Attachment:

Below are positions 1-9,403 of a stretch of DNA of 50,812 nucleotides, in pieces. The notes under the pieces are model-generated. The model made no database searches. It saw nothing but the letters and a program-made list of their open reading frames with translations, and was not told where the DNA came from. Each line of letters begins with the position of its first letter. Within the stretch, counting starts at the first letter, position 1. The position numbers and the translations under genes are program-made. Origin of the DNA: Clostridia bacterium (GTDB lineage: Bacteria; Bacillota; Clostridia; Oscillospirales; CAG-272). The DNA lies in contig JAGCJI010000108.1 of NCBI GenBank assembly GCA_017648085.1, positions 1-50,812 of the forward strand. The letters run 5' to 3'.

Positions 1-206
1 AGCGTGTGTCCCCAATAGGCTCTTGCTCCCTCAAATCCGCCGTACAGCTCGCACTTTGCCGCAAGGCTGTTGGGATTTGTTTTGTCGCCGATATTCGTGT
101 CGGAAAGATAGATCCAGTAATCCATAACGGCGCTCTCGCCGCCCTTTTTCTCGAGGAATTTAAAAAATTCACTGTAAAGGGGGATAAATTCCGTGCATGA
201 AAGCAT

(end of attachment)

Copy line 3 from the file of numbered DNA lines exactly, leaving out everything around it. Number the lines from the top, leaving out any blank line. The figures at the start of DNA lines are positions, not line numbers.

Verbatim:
1 AGCGTGTGTCCCCAATAGGCTCTTGCTCCCTCAAATCCGCCGTACAGCTCGCACTTTGCCGCAAGGCTGTTGGGATTTGTTTTGTCGCCGATATTCGTGT